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Village OKs expansion at Charter PDF Print E-mail
Community
Written by MARK JAEGER   
Wednesday, 31 August 2011 14:56

DNR permit required before work can begin on steel storage project


The Village of Saukville’s Community Development Authority has given the green light to a pair of expansion projects proposed for the Charter Steel plant at 1658 Cold Springs Rd.

The company intends to build a 10,000-square-foot addition to the maintenance building attached to its melt shop. That work is expected to begin immediately after final plans are approved by the state, according to Community Development Director Brian Biernat.

The other project, the construction of an outdoor billet storage, requires further review by the state Department of Natural Resources and a permit for wetland mitigation, according to Biernat.

Once built, the project will provide a covered area where stock steel can be stored before the melting process.

Both projects are eyed for the northeast side of the existing plant, in the vicinity of the Wisconsin Central railroad track, adjacent to a small wetlands.

Charter Environmental Engineer Matt Schroeder said he anticipated no problem securing the needed DNR permit.

“They have to look at any project adjacent to a wetlands, but the approval process should be relatively straight forward,” Schroeder said.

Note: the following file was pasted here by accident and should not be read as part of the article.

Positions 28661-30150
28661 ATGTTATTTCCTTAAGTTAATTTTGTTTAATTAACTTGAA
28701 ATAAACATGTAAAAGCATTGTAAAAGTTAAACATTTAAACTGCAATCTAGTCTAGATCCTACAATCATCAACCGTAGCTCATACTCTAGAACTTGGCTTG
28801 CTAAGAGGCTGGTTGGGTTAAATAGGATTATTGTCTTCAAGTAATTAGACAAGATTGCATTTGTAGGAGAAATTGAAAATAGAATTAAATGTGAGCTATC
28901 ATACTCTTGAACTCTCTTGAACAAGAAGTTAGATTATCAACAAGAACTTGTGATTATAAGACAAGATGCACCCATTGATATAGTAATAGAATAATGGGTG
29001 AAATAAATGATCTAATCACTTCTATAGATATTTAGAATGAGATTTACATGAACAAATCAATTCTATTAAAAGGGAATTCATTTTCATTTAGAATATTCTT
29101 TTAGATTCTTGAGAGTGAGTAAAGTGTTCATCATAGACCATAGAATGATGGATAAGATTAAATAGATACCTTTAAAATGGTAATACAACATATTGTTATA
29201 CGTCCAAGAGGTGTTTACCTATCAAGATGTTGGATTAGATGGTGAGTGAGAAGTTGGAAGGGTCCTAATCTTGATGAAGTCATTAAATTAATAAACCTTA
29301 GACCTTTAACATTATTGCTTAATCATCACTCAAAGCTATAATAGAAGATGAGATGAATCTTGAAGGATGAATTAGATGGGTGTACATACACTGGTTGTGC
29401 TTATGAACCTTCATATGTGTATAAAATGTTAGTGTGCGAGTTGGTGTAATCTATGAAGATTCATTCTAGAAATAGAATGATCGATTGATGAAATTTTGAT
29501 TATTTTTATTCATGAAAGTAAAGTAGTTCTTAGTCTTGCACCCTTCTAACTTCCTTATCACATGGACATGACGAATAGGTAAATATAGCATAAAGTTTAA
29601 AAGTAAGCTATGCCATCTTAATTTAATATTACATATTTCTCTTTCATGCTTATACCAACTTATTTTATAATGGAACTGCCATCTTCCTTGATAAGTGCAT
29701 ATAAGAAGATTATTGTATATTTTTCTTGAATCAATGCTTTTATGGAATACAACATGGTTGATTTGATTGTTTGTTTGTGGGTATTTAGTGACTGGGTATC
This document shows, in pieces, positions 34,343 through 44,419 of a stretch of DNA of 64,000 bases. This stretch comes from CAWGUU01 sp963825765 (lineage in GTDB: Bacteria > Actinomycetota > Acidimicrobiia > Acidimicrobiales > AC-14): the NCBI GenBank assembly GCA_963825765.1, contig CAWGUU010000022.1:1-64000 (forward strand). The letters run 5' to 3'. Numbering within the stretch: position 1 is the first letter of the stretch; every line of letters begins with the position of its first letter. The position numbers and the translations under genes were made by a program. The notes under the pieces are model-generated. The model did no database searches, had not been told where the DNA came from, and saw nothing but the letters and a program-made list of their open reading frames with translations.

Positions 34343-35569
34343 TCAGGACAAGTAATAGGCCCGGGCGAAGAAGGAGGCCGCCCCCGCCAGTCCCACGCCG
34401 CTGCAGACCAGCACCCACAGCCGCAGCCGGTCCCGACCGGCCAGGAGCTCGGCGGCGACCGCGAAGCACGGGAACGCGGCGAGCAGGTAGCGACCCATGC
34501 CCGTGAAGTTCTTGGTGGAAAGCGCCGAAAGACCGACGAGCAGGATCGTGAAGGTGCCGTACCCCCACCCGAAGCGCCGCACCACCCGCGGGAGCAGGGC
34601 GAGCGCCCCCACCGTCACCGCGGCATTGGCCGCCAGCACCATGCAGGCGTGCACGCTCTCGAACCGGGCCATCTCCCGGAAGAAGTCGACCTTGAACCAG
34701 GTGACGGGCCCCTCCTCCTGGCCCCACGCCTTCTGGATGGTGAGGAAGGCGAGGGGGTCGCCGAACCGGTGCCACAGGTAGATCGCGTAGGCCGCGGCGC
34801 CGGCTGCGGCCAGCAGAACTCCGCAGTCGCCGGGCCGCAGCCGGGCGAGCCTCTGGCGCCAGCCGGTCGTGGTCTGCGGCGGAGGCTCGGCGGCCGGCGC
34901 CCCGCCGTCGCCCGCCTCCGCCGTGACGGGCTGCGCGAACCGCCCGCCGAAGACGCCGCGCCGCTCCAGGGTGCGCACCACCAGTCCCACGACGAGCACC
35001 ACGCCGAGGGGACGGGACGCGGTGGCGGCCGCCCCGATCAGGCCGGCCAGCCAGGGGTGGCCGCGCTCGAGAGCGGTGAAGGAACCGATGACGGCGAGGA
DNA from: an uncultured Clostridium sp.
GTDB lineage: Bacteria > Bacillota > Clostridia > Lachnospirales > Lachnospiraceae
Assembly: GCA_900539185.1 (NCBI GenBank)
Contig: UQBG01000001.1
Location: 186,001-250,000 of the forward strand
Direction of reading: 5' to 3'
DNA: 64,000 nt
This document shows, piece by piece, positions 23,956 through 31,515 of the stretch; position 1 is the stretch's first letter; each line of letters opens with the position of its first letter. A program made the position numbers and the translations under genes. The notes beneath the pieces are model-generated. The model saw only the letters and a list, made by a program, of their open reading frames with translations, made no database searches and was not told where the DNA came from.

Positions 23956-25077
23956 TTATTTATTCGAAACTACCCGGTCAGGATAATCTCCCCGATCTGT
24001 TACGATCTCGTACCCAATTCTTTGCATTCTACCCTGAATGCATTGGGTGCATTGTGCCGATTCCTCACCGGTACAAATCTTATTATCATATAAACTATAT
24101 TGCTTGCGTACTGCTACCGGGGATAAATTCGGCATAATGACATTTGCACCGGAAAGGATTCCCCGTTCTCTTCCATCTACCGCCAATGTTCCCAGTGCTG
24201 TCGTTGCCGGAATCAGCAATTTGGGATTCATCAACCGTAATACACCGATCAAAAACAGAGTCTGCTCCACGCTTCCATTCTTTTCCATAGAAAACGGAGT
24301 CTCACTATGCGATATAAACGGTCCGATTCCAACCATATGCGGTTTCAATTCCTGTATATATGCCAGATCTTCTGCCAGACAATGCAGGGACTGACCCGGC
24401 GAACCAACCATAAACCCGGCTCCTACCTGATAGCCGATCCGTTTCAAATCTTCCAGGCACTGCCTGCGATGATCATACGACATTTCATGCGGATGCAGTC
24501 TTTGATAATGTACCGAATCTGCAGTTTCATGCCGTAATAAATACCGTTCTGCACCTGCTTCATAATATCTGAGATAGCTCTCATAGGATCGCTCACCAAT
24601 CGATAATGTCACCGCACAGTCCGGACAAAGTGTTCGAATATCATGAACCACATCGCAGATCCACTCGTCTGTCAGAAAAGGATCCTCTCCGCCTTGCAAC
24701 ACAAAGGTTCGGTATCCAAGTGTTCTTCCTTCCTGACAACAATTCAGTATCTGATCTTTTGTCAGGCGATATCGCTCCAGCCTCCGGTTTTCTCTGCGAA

In the past, some Town of Saukville residents have complained about a “booming” noise in winter caused when steel covered with snow and ice is heated rapidly when dropped into the waiting furnace.

To reduce that problem, the company extended the time the metal is suspended over the furnace before being melted.

“I don’t think the project will have any impact on that problem. We already have billet storage, and the intention is to simply expand that area,” Schroeder said.

“What we want to do is expand our manufacturing flexibility, so that we can have steel on hand to meet the needs of our customers. Residents should not notice any difference in appearance or operation after the projects are completed.”

With that added storage capacity, Schroeder said the company is banking on an upturn in the economy and heightened demand for steel.

“We are definitely trying to position ourselves for growth,” he said.

Charter Steel specialize in the production of carbon and alloy steel bar, rod and wire used in a variety of industries.

The Saukville plant was built in 1978, and has undergone several expansions. It has a 100-ton electric arc furnace capable of producing 550,000 tons of processed steel a year.

Charter also has operations in Cleveland and Fostoria, Ohio.

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